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  • So you're "Latina Latina":Positionality and Reflexivity in Developing Scholar-Activist Praxis
  • Thelma I. Vélez

When i signed up for field methods in graduate school, I really just wanted to know how to structure qualitative research that would broadly adhere to positivist epistemology. I admit, at that point in my academic career, I possessed a fairly narrow definition of what qualified as research and how it should be conducted. And thus began a process of un-learning, as I scrutinized forms of knowledge production considered valid by many of my colleagues and contemplated on the type of knowledge I wanted to produce. My research praxis evolved as I immersed myself in scholarship on methodology, ethics, positionality, extractivism, and scholar-activism in the field (Rose, 1997; Hale, 2001; Nagar, 2002; Nagar & Ali, 2003; Chacko, 2004; Koopman, 2016; Valentine, 2005; Breitbart, 2010). Self-critical introspection and dialogue with feminist geographers, to whom I am greatly indebted, led to my own reflexive-turn (Rose, 1997; Foley, 2002).

In this essay I situate my experience as a scholar-activist researching and supporting agroecological expansion in Puerto Rico post-Hurricane Maria and I reflect on some key tensions that have arisen prior to and during my time in the field. I first elaborate on some of the conundrums I considered before deciding to work in territorial space devastated by a disaster, and my efforts to distinguish myself from piratic researchers. Additionally, I discuss some of the tensions that arose while navigating multiple, intersecting identities. To explore these tensions, I begin by providing some personal and professional context.

When Hurricane Maria made landfall in Puerto Rico, I was already embedded in research on alternative food movements in the mainland U.S. At the time, I was mapping the values and goals of various food-movement activists and organizations to distinguish food justice and food sovereignty from less radical food movements. Before this, I spent over a decade working with sustainable urban agriculture projects and mobilizing for food and farm issues as well as farmworker justice in South Florida. Though I am an environmental sociologist who focuses on social movements, political sociology, and food, climate, and environmental justice, my master's research was in agroecology (as a science and practice). I provide this context to highlight that my understanding of agroecology is situated in hands-on experience working the land, and that I share an ideological [End Page 215] orientation in support of agroecological expansion.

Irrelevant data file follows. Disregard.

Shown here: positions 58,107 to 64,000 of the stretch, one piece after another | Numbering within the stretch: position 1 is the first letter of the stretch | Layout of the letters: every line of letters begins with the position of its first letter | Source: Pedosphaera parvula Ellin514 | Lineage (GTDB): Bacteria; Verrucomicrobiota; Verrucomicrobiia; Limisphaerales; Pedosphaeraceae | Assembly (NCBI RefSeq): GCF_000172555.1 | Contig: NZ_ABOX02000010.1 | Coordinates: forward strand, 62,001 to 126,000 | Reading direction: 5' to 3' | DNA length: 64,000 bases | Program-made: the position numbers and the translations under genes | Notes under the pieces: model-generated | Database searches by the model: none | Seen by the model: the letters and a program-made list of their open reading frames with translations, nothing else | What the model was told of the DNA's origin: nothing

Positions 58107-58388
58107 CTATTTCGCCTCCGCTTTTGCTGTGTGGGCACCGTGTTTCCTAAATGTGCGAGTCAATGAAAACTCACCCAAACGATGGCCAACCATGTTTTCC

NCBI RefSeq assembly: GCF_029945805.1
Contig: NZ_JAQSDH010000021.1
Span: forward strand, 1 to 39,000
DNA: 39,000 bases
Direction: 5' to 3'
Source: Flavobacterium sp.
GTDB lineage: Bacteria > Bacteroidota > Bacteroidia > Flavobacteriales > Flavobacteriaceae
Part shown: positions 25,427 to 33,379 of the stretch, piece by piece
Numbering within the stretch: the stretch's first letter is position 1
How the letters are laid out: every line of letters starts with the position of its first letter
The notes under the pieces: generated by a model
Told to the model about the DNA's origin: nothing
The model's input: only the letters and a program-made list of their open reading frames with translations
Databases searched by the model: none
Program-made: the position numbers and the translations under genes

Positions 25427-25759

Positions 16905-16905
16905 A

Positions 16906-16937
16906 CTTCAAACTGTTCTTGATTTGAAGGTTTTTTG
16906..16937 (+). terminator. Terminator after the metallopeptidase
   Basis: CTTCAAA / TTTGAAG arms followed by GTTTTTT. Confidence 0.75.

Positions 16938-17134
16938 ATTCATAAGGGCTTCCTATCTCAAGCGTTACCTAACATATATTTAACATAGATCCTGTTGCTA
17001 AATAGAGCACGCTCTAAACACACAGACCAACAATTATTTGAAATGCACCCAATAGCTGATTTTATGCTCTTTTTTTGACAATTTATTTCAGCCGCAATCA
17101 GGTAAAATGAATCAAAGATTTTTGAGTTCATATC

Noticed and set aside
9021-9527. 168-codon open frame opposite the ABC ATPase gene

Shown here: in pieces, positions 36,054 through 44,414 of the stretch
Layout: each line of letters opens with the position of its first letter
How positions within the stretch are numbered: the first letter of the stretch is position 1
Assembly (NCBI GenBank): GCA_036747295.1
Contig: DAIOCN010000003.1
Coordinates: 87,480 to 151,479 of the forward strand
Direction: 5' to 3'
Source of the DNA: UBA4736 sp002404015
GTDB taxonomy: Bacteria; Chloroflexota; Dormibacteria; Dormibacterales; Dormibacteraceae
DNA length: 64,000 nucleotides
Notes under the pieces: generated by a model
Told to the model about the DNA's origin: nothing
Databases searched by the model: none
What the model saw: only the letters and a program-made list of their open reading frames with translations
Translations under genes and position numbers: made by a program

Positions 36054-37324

For those who may not be familiar with the concept, agroecology is often considered to be a combination of, or the sum of, practice, science, and movement. Agroecology is founded on principles incorporating holistic sustainability and ecological considerations in agricultural production and land management. However, holistic sustainability extends beyond the ecological-economic realms, including social, cultural, ideological, and political principles as well (Rosset & Martinez-Torres, 2013). As a social movement, agroecology promotes security, justice, and sovereignty for people across the world, ranging from small-scale landholders to landless peasants engaged in territorial disputes.

Puerto Rico's colonial status and its growing agroecology movement have received considerable attention following Hurricane Maria. Puerto Rico's colonial status is an underlying factor for many of the socio-economic problems on the island today as well as the injustices that Puerto Ricans have endured under U.S. hegemony (Vélez, 2019). Within weeks of Hurricane Maria, various organizations affiliated with the Our Power Puerto Rico #JustRecovery initiative mobilized resources to help rebuild and support Puerto Rico (Dutta, Tyler, & Vázquez, 2019). Unlike most aid organizations, Just Recovery empowered locals and frontline communities to envision and lead their own recovery. For those on the island, expansion of agroecology is considered a critical component of a sustainable recovery and transformation toward communities that are self-sustaining and resilient to climate change.

My decision to engage in agroecological projects in post-Hurricane Maria Puerto Rico was difficult. As an academic, I represent an institution deeply embedded in colonial epistemology; indeed, academics have been known to perpetuate the reproduction of unequal exchange through extractivist methodologies (Tilley, 2017; Kouritzin & Nakagawa, 2018). However, as a scholar-activist already working on food systems and radical movements, I was excited...


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